In the ongoing saga of The Brick, the site that first speculated on the blocky code name for a rumored new Apple product now says it knows the meaning of the phrase. Seth Weintraub at 9to5mac has posted that 'The Brick' refers to a new manufacturing process that will carve MacBooks out of solid blocks of aluminum, creating laptops that are structurally superior to current products. While a laser-and-waterjet manufacturing line may seem more suited to aircraft parts or sportscars, there are some advantages in a milling/CNC approach to making the laptops.
Using a solid block for the shell could avoid seams and screws, and the elimination of human hands in the assembly process would reduce cost and defects. A light, rugged MacBook would certainly be appealing... and might be the perfect laptop to appear in the Iron Man sequel. Apple's industrial designers could pull it off, and certainly the legacy of the all-magnesium NeXT Cube (see Fortune's story about the Cube's manufacturing) hasn't been forgotten by Apple's management team.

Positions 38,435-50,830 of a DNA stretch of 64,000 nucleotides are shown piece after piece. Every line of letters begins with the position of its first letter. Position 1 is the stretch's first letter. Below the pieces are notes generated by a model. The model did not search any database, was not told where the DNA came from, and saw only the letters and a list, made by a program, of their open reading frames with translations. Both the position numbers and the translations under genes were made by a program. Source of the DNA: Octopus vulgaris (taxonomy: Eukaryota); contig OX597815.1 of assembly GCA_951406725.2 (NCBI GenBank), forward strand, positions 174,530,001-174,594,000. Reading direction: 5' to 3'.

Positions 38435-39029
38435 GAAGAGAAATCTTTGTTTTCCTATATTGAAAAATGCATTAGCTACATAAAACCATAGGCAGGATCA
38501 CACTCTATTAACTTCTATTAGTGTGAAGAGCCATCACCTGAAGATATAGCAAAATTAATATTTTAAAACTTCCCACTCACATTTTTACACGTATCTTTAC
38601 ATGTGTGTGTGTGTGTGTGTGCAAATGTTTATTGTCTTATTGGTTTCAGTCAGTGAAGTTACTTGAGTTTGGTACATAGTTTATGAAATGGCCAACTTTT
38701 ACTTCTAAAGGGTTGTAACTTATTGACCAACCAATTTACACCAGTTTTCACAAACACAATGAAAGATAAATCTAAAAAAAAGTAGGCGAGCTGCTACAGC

Equally interesting is the discussion of where these cored Apples would actually be made. In a Computerworld post also written by Weintraub, he speculates on a MacObserver suggestion that Apple should be investing in a domestic manufacturing plant to use this new process, which would be both a highly controversial move in an economic downturn, and an interesting use of some of the company's $20 billion cash hoard.
If the next MacBook is an all-aluminum model, is that a selling point for you? Let us know in the comments.